When I came in Syria, although perfectly informed during the training sessions, I still had in mind all the ideals of a young man going on his first humanitarian mission abroad. But after a week, reality caught up with me. A wonderful and exhilarating reality, because it teaches humility and joy.
Indeed, I thought I would participate in grandiose projects, rebuild the houses of poor Christians in the East with the sweat of my brow, under the cheers of the delirious crowd, etc.... First mission once I arrived in my antenna: sorting a few hundred kilos of rubble to extract a few thousand small plastic boxes, so that a monastery could use it again. And it lasted three days.
After those three days, I had a great discussion, with the projects officer and a second volunteer, about service, commitment and usefulness.
It was then that I understand. I was useless. I wouldn't change anything for anyone, no matter what I would do.
And it was precisely this uselessness that gave me the freedom to serve. Because once I got rid of the utility injunction, I could fully enjoy the time I spent with the Christians in Syria, and remember that the most important thing was not what I was doing, but to do it with them or for them. And to offer them the only thing that really mattered: my joy of being here, in their community.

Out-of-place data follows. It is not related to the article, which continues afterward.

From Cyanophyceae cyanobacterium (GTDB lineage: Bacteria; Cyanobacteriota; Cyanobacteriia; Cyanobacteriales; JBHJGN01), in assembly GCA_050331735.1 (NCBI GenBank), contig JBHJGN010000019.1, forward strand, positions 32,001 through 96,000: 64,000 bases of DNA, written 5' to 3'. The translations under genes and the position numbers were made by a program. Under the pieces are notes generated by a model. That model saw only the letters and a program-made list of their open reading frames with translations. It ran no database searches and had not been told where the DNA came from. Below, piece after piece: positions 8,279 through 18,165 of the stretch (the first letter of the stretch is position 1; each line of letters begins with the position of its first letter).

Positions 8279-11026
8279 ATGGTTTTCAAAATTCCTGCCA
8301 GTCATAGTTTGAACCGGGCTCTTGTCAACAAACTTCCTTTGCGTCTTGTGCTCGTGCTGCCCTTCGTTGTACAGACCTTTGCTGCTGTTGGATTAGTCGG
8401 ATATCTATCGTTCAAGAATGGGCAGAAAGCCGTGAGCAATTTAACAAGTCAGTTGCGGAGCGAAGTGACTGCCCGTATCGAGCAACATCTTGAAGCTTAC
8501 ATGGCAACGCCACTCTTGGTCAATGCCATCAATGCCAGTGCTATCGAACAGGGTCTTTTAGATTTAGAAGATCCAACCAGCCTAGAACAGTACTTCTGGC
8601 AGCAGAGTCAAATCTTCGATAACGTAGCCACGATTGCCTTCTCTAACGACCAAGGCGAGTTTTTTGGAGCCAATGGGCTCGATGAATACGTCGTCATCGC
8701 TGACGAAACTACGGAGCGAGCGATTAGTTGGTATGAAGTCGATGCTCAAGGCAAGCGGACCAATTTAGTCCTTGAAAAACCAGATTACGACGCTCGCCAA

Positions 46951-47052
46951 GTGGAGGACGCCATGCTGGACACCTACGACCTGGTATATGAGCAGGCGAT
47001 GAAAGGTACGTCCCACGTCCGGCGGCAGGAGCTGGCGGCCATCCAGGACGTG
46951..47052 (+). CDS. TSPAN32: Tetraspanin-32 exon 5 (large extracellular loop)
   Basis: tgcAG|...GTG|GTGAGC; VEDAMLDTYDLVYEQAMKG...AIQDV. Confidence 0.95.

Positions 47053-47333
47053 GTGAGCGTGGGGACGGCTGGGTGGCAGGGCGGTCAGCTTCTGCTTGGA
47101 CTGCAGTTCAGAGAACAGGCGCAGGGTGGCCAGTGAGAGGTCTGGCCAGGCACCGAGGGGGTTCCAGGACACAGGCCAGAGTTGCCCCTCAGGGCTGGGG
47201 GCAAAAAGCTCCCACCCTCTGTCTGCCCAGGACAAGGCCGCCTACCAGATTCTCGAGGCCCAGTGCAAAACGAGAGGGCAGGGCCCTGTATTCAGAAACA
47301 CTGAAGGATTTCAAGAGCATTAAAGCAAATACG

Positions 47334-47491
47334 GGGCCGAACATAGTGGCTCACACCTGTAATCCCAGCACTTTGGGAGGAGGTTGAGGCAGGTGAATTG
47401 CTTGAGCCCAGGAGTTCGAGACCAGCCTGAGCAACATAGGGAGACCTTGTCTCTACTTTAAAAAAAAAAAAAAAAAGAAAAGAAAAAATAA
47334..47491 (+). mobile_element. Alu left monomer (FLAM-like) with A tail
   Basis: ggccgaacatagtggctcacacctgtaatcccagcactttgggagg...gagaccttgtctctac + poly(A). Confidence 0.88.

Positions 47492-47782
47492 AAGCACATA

So I spent a month and a half in Syria, mainly in the village of Maaloula, clearing, sweeping, harvesting, playing, sharing, laughing, discovering and exchanging with the inhabitants.
Through all these missions, I progressively met a soul: that of Syrian Christianity, proudly manifesting its faith, covering itself with crosses; roofs and bell towers of churches tattooed on the wrists of men.
This Christianity composed of those Men who have remained, whatever reason for it, and who speaks so little of a wound that it still alive.
For this is how the Christians of the East appears to be in front of me: never denying their faith, but speaking of what they have endured in His name only rarely, with as many clouds in their voices as in their eyes, and always in a simple way. No, definitely, they don’t seem to be sad people. They, who are always smiling and ready to shine, have never missed an opportunity to offer me something.
I, who had come to give, I leave satisfied. As the former volunteers had predicted. How can the human warmth of the moments shared during the work can be reported through this few words? How can we describe the greatness of the shepherd who covers his table with food for five volunteers, who came to help him for a few days for the harvest, when we guess that he himself would not eat this in a week? What intense moments, that those spent around a cup of the famous Syrian coffee, questioning our hosts about their lives, their families, their hopes, and delivering ours in return...
No, definitely, it is impossible to write all this down, no matter how much time I spend choosing my words. The only solution is for you to come and see for yourself.
Jean, volunteer in Syria & “Knight of the Krak.”